Android App Bundle and This Advantages

What is Android App Bundle?

Starting in August 2021, Google required all Android apps to be published to the Play Store, and people must use the “Android App Bundle” format. Previously, apps could use the AAB format or the old, standard APK format.

So what exactly is an Android App Bundle and how does it differ from an APK? An APK (Android App Package) is basically a special ZIP file that includes all the files and code needed to run the app. Your device downloads all these assets whether it needs them all or not.

An Android App Bundle has all the same assets, but also includes components called “Dynamic Features” and “Asset Packages.” The advantage of this feature caused Google to move away from APKs in favor of AABs.

An easy way to think of an App Bundle is that it includes all the components for building an APK. When you download an App Bundle from the Play Store, it builds an APK targeted for a specific device.

What Are the Advantages of Android App Bundle?

Android App Bundles have several advantages. First and foremost, AABs build smaller APKs. Because Bundle builds applications specifically for your device, not all components may be required, resulting in smaller file sizes.

Not all of these components need to be downloaded upfront, either. The “Dynamic Delivery” concept means that you get smaller initial applications that can download and install the new features you need them. So if you never use certain features, they are not downloaded to your device.

In short, the advantage of AABs is that they are simply more flexible and dynamic. Smaller file size is easier to download in advance, and components are presented on an as-needed basis adding up to a smart APK.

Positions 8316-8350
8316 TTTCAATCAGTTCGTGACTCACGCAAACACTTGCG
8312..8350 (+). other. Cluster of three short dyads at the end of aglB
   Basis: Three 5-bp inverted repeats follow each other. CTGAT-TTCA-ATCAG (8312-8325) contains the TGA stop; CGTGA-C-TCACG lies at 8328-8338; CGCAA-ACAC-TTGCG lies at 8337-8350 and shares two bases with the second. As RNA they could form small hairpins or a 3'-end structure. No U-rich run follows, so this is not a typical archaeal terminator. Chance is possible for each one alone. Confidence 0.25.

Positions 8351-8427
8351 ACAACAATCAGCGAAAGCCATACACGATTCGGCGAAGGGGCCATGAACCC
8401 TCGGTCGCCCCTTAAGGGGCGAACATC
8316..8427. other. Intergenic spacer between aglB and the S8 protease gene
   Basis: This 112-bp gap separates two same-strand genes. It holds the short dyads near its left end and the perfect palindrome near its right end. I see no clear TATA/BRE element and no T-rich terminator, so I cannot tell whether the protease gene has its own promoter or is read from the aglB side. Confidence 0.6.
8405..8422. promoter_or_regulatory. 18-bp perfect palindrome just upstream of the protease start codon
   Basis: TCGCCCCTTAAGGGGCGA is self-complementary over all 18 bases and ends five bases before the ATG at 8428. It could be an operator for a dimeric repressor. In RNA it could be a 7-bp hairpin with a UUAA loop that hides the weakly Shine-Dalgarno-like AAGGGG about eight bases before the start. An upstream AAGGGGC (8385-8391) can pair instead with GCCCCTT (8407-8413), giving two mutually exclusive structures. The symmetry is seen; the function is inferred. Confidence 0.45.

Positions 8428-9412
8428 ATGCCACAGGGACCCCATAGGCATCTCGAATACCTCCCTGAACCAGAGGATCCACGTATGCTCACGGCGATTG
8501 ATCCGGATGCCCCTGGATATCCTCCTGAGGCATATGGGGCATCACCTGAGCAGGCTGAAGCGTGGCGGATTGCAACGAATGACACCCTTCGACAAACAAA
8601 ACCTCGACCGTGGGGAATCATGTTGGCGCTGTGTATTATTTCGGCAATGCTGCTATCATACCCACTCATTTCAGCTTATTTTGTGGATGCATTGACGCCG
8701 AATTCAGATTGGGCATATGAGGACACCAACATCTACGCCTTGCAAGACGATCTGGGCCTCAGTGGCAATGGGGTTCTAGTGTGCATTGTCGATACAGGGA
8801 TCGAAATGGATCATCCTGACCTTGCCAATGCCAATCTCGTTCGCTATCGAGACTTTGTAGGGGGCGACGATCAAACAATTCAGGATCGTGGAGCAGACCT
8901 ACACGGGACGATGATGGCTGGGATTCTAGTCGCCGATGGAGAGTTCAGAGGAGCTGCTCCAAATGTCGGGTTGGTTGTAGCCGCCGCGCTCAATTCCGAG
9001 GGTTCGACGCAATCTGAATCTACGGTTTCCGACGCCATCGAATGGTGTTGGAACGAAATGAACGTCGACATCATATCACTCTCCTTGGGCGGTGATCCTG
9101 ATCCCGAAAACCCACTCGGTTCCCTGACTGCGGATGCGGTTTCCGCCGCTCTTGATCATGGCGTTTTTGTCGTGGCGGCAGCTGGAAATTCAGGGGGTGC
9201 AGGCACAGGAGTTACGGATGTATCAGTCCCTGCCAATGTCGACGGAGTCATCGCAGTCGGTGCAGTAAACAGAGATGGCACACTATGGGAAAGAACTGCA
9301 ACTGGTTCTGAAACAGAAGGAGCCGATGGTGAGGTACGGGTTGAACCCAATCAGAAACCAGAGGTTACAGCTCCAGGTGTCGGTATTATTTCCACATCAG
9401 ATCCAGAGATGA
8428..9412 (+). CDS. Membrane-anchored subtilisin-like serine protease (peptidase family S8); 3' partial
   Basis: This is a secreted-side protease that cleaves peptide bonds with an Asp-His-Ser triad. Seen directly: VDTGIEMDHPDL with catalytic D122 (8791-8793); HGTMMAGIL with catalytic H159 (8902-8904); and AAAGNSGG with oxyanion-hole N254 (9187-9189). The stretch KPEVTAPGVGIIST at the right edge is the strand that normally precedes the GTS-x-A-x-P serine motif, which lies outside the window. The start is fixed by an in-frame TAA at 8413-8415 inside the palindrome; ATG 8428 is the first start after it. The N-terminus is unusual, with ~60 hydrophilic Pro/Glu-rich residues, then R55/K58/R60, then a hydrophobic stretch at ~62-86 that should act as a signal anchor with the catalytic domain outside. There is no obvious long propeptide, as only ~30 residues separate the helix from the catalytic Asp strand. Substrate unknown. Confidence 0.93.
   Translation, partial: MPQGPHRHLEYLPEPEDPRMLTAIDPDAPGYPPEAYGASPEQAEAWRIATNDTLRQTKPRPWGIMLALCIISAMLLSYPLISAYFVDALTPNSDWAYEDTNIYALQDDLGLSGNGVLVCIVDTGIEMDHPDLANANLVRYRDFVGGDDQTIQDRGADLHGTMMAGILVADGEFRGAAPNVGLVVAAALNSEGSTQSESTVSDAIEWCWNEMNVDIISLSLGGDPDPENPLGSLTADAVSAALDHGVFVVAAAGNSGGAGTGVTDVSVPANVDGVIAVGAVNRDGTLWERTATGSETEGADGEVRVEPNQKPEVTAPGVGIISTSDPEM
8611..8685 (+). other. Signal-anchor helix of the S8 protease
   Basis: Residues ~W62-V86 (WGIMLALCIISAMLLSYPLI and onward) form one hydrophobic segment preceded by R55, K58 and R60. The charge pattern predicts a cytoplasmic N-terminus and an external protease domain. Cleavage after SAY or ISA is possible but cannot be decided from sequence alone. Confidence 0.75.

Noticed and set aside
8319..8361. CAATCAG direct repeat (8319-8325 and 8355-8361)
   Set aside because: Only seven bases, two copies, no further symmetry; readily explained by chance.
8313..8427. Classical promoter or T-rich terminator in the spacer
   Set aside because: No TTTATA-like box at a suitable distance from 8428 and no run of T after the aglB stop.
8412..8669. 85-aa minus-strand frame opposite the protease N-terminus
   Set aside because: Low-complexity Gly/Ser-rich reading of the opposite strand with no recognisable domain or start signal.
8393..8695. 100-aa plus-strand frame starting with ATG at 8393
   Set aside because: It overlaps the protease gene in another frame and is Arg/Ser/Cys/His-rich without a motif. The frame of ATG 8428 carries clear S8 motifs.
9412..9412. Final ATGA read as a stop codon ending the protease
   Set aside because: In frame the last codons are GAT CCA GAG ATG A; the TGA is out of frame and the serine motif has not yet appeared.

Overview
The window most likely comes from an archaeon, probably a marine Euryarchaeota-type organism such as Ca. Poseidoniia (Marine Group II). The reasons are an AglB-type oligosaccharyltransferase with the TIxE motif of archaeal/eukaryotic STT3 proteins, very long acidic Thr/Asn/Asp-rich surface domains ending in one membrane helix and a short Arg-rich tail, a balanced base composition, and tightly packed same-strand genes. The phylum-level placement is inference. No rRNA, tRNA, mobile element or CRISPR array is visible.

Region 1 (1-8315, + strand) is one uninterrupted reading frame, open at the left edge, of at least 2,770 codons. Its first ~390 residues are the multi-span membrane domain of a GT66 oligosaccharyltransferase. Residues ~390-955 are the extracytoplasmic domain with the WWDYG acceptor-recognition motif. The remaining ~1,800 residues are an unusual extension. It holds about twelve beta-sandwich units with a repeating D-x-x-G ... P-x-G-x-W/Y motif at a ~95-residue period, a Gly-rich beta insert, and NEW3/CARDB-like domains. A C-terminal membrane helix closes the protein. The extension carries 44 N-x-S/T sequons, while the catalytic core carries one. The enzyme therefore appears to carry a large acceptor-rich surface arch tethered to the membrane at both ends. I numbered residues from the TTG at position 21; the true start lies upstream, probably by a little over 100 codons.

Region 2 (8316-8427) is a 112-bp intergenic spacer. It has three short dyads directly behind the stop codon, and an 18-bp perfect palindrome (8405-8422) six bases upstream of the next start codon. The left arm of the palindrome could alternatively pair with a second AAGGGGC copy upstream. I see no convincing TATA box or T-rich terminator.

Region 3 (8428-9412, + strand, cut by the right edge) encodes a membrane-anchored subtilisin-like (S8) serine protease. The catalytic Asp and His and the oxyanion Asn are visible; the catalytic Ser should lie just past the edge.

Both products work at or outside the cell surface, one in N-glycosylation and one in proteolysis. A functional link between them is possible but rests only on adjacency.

Does Bundled App Replace APK?


When Google announced that the Play Store would require Android App Bundles instead of APKs, there was a common misconception: Does this mean that you won’t be able to install APKs on your device anymore? No, not at all.

In fact, as described above, App Pools create APKs. APK is what runs Android, but AAB is what developers upload to Play Store.

Bundled apps may replace APKs in the Play Store, but not on Android devices themselves. You can still sideload APK files onto the device you just wanted to always. In fact, you can sideload AAB files too. Rest assured that this is just a change to the Play Store, not how Android as an OS deals with app files.

The following are common issues when building or serving apps with the Android App Bundle. If you encounter an issue not described below, please report a bug.

  • Partial installation of sideloaded apps—that is, apps that weren’t installed using the Google Play Store and don’t have one or more separate APKs required—failed on all Google-certified devices and devices running Android 10 (API level 29) or higher. When downloading your app through the Google Play Store, Google ensures that all the required app components are installed.
  • If you use tools that dynamically modify the resource table, APKs built from app bundles may display unexpected behavior. Therefore, when creating app bundles, we recommend that you disable such tools.
  • Currently, you can configure properties in the build configuration of the feature module as opposed to the properties of the base (or other) module. For example, you can set buildTypes.release.debuggable = true in the base module and set it to false in the feature module. Such conflicts can cause build and runtime issues. Note that, by default, feature modules inherit some build configurations from the base module. So make sure you understand the configurations to keep, and the configurations to delete, in the feature module build configuration.

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